Amelia Earhart Mystery Solved? 'Investigation Junkies' to Launch New Expedition

One of the best-known Earhart historians, Long served as a consultant for the upcoming movie "Amelia" starring Hilary Swank, scheduled for release in October.

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Differing Theories

"Ric Gillespie and the Tighar group have done a tremendous amount of research over many years, and have added much information to the knowledge of Earhart's last flight," Long wrote in an e-mail to "However, when world-recognized experts in aircraft performance (Dr. F.E.C. Culick, California Institute of Technology), and radio propagation experts (Thomas Vinson, Rod Blocksome and radio engineers at Collins Radio, Cedar Rapids, Iowa) analyzed the data they came to different conclusions than Tighar."

Long believes Earhart ran out of fuel shortly after 2013 GMT, July 2, 1937.

"She was then forced to ditch her plane into the ocean somewhere near Howland Island," he said. "No message or signals of any kind were ever verified as having really come from Earhart's plane after her last and only partly finished message to the Coast Guard Cutter Itasca at 2013 GMT."

To that, Gillespie said: That's what I used to think.

"What Elgen needs to explain is, who sent all those radio distress calls in the days following Earhart's disappearance? He'll say that the Coast Guard later proclaimed them to all be hoaxes and misunderstandings. That is true. It is also true that the Coast Guard had no basis for saying that," Gillespie said.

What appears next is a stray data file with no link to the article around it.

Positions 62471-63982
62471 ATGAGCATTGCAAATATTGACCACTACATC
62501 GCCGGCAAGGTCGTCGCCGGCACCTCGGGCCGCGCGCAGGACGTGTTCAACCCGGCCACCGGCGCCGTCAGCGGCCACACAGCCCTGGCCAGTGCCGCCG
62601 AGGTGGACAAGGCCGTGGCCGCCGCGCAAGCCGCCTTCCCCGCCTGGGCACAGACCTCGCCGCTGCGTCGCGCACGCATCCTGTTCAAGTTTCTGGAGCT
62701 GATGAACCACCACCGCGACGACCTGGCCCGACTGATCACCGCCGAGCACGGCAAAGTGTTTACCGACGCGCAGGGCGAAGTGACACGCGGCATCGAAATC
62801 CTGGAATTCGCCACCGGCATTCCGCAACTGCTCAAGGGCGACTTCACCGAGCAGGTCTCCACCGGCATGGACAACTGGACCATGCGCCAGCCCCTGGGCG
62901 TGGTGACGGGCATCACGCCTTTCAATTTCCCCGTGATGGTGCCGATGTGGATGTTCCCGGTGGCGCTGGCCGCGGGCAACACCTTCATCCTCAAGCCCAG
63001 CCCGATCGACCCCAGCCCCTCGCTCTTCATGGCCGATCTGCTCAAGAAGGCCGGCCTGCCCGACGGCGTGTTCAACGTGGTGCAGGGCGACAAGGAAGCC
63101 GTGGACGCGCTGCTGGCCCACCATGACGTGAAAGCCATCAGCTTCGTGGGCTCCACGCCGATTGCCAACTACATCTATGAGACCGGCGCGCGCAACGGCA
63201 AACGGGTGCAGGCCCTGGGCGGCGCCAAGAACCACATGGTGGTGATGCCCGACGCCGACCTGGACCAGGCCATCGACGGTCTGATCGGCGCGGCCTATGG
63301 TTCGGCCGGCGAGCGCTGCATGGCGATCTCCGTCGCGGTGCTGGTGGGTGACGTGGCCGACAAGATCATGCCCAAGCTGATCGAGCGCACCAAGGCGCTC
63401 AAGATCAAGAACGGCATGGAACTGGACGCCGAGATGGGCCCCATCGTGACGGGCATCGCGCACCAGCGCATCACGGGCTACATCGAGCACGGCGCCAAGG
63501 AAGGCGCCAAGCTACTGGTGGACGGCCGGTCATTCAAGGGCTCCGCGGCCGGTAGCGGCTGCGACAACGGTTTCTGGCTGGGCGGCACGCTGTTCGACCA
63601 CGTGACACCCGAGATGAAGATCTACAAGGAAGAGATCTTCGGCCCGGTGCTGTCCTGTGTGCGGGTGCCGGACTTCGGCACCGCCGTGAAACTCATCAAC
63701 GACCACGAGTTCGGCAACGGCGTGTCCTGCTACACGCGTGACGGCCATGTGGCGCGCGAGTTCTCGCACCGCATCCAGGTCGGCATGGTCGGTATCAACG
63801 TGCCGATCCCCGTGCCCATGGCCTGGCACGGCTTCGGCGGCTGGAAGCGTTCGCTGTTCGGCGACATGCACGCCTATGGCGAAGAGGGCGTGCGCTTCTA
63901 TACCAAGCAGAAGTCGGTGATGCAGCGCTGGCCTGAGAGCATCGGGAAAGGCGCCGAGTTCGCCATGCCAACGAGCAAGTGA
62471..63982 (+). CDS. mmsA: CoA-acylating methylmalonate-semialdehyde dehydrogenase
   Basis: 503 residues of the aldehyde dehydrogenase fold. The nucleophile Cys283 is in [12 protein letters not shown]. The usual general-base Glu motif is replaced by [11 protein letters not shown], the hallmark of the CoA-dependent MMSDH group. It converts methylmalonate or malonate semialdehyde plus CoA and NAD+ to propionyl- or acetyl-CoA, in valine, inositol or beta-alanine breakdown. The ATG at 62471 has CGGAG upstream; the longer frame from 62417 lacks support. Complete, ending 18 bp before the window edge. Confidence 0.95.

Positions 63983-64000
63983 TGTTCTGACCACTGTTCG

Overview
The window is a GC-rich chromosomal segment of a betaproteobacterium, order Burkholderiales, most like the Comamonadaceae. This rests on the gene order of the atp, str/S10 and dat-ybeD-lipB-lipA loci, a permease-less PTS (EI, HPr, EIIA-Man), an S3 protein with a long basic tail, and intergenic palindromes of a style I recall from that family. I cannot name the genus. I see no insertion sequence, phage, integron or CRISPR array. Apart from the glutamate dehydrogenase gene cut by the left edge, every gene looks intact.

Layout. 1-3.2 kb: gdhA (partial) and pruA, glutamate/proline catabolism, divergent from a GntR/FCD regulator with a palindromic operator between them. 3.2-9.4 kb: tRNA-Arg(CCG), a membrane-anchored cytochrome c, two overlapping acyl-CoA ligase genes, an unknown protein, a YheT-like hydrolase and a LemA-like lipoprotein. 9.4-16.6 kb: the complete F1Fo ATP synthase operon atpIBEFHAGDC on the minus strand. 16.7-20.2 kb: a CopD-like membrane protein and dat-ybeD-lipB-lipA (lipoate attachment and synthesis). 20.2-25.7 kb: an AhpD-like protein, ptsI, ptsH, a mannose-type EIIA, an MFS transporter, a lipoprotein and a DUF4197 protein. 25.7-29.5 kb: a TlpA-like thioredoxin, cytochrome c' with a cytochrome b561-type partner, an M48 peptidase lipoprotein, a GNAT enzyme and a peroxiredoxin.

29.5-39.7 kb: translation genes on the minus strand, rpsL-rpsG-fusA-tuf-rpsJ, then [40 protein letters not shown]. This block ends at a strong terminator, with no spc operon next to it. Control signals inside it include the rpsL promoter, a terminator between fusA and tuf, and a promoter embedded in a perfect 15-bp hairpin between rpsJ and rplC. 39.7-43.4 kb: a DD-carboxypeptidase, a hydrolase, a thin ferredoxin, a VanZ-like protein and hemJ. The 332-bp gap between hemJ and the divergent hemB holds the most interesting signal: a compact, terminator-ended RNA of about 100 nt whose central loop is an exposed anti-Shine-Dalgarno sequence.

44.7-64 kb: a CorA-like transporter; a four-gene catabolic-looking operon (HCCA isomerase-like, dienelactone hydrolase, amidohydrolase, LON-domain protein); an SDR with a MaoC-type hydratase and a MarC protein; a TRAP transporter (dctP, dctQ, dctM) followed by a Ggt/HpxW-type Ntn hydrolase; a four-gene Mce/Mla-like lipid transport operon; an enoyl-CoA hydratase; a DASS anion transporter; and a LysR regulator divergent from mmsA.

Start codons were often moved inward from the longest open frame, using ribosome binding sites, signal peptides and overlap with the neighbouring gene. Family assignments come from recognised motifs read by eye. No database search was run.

Was Earhart Trasmitting Calls from Land?

Gillespie carefully studied the nearly 200 possible radio messages that could have been from Earhart. Many of them were hoaxes, but Gillespie believes some of the calls, made days after she first disappeared, are credible.

"Either Earhart was on land somewhere south of Howard Island and North of Samoa or there was a hoaxer in that region who had the capability of sending signals on Earhart's frequency and could mimic Earhart's voice and information about Earhart that only Earhart and her closest associates could have known. These calls go on for days. They don't occur randomly over time, they occur at night and also at times when tide is low at the island where we think she landed."

So the debate continues, and so does the search for remnants of Earhart's plane. Ever since the U.S. government failed to find "Lady Lindy," as Earhart was known, during its $4 million exhaustive air and sea search, researchers have tried to piece the puzzle together.

Gillespie and his crew have searched the waters of the Pacific many times before, but this time they'll go much deeper, near a reef where they believe her plane crashed. His team's goal is to explore 1,000 feet beneath the ocean's surface.

"This location is right where the Navy thought she was when they were doing the search" at the time of her disappearance, he said.

The Tighar crew will include several volunteers, many of whom have gone on previous expeditions, and who have advanced degrees in the sciences.

"The volunteers are really bright people who are just fascinated by this mystery, and we are all motivated by the same thing ... and it is not to honor the memory of Amelia Earhart," said Gillespie, who has led nine expeditions searching for evidence of Earhart's demise over the past 20 years. "We are investigation junkies. We love the thrill of the search and scientific process."

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